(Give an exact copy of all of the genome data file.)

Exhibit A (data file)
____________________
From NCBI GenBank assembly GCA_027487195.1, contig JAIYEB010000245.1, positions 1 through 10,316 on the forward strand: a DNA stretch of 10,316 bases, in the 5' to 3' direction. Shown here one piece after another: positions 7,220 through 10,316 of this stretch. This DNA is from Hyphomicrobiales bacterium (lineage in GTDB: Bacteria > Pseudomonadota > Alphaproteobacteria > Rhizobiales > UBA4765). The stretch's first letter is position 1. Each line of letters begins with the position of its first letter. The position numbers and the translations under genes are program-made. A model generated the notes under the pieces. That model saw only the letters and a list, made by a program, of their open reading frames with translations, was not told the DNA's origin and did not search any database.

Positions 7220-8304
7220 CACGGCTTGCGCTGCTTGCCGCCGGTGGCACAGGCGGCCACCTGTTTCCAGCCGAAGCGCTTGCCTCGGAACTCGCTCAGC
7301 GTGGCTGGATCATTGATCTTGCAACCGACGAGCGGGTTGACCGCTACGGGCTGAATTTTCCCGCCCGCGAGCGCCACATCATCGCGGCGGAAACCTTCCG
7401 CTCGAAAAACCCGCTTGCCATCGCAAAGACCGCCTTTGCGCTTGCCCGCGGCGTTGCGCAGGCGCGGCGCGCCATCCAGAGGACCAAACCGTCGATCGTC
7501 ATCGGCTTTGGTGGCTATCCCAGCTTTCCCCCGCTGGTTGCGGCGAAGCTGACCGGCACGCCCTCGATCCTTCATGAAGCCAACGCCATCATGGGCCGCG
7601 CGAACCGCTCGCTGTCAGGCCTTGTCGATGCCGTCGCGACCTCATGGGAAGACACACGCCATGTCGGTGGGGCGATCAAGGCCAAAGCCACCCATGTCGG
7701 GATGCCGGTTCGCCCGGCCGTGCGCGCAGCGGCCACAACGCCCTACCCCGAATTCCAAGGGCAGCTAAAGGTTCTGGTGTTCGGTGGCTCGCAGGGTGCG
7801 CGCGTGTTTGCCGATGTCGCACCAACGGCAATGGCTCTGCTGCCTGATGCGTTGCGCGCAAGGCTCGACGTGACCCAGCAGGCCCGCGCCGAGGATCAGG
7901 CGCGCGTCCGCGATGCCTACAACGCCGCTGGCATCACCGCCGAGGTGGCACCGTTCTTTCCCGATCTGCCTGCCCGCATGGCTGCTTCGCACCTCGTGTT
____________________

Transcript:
From NCBI GenBank assembly GCA_027487195.1, contig JAIYEB010000245.1, positions 1 through 10,316 on the forward strand: a DNA stretch of 10,316 bases, in the 5' to 3' direction. Shown here one piece after another: positions 7,220 through 10,316 of this stretch. This DNA is from Hyphomicrobiales bacterium (lineage in GTDB: Bacteria > Pseudomonadota > Alphaproteobacteria > Rhizobiales > UBA4765). The stretch's first letter is position 1. Each line of letters begins with the position of its first letter. The position numbers and the translations under genes are program-made. A model generated the notes under the pieces. That model saw only the letters and a list, made by a program, of their open reading frames with translations, was not told the DNA's origin and did not search any database.

Positions 7220-8304
7220 CACGGCTTGCGCTGCTTGCCGCCGGTGGCACAGGCGGCCACCTGTTTCCAGCCGAAGCGCTTGCCTCGGAACTCGCTCAGC
7301 GTGGCTGGATCATTGATCTTGCAACCGACGAGCGGGTTGACCGCTACGGGCTGAATTTTCCCGCCCGCGAGCGCCACATCATCGCGGCGGAAACCTTCCG
7401 CTCGAAAAACCCGCTTGCCATCGCAAAGACCGCCTTTGCGCTTGCCCGCGGCGTTGCGCAGGCGCGGCGCGCCATCCAGAGGACCAAACCGTCGATCGTC
7501 ATCGGCTTTGGTGGCTATCCCAGCTTTCCCCCGCTGGTTGCGGCGAAGCTGACCGGCACGCCCTCGATCCTTCATGAAGCCAACGCCATCATGGGCCGCG
7601 CGAACCGCTCGCTGTCAGGCCTTGTCGATGCCGTCGCGACCTCATGGGAAGACACACGCCATGTCGGTGGGGCGATCAAGGCCAAAGCCACCCATGTCGG
7701 GATGCCGGTTCGCCCGGCCGTGCGCGCAGCGGCCACAACGCCCTACCCCGAATTCCAAGGGCAGCTAAAGGTTCTGGTGTTCGGTGGCTCGCAGGGTGCG
7801 CGCGTGTTTGCCGATGTCGCACCAACGGCAATGGCTCTGCTGCCTGATGCGTTGCGCGCAAGGCTCGACGTGACCCAGCAGGCCCGCGCCGAGGATCAGG
7901 CGCGCGTCCGCGATGCCTACAACGCCGCTGGCATCACCGCCGAGGTGGCACCGTTCTTTCCCGATCTGCCTGCCCGCATGGCTGCTTCGCACCTCGTGTT